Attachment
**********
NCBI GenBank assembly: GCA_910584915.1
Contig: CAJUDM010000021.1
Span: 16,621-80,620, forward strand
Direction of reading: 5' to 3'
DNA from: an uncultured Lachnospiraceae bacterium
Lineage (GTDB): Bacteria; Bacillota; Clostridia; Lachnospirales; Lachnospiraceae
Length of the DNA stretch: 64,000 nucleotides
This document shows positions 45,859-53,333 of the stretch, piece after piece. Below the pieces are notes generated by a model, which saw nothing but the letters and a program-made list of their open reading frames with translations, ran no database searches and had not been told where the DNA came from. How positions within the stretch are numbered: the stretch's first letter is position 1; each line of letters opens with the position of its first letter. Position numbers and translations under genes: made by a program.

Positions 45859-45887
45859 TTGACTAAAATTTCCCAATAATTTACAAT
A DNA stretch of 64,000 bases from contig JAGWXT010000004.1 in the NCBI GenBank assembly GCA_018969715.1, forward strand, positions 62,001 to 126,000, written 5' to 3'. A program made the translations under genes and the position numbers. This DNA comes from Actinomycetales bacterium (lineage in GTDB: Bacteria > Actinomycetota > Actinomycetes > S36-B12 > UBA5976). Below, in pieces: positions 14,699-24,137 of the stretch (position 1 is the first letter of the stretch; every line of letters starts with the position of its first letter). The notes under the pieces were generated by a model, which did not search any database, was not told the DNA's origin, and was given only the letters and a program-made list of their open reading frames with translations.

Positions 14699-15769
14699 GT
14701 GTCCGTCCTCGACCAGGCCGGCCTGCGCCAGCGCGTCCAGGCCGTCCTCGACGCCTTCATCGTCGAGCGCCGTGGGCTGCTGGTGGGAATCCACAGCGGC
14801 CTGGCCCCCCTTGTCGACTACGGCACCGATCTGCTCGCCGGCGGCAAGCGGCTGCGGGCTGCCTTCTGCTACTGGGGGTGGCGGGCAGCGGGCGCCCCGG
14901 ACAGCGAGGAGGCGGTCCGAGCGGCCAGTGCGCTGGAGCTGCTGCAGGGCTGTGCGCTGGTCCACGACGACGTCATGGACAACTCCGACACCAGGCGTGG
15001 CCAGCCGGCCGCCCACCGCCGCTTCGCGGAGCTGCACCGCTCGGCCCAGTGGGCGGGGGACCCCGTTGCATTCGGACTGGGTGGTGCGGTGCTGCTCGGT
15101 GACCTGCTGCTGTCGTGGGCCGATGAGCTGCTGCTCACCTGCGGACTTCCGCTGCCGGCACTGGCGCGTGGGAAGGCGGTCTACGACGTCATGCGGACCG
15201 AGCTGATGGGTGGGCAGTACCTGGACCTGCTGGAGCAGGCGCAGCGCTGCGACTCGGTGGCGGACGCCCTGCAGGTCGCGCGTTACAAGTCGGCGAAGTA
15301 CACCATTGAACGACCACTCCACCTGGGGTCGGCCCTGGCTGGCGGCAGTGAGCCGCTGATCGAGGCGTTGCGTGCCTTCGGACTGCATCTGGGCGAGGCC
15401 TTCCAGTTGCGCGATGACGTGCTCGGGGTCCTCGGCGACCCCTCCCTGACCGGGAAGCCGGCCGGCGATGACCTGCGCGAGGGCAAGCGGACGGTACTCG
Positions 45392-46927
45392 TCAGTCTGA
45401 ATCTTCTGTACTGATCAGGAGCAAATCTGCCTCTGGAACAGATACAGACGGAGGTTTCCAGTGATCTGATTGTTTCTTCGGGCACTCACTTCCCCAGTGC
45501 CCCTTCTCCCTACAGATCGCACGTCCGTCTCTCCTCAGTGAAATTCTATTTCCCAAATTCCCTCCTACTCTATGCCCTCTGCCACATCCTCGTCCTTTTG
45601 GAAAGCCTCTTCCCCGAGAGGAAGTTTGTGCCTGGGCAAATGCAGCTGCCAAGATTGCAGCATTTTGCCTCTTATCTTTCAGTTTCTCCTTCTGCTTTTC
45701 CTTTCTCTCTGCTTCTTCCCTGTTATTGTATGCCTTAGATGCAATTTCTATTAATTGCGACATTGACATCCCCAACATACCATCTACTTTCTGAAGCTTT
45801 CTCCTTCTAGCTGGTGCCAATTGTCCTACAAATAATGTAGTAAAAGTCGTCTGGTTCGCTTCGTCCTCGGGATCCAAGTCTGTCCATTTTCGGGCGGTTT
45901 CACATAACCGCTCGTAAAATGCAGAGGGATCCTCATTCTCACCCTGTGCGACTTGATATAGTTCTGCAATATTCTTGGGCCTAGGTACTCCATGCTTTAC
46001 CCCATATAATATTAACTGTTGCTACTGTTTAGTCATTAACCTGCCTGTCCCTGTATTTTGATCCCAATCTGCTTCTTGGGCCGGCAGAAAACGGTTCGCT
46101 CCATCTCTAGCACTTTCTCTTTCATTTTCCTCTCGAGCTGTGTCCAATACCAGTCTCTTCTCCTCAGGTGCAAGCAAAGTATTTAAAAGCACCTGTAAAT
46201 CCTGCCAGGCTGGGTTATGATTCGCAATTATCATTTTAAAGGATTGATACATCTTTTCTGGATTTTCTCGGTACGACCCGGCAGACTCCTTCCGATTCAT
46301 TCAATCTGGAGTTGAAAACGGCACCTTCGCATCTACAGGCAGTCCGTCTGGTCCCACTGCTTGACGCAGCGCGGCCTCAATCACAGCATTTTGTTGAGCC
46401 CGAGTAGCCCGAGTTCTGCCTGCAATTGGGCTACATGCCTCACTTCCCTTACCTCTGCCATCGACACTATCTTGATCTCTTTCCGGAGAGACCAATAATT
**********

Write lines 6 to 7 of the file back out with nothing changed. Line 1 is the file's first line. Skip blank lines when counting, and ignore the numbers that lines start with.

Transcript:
Lineage (GTDB): Bacteria; Bacillota; Clostridia; Lachnospirales; Lachnospiraceae
Length of the DNA stretch: 64,000 nucleotides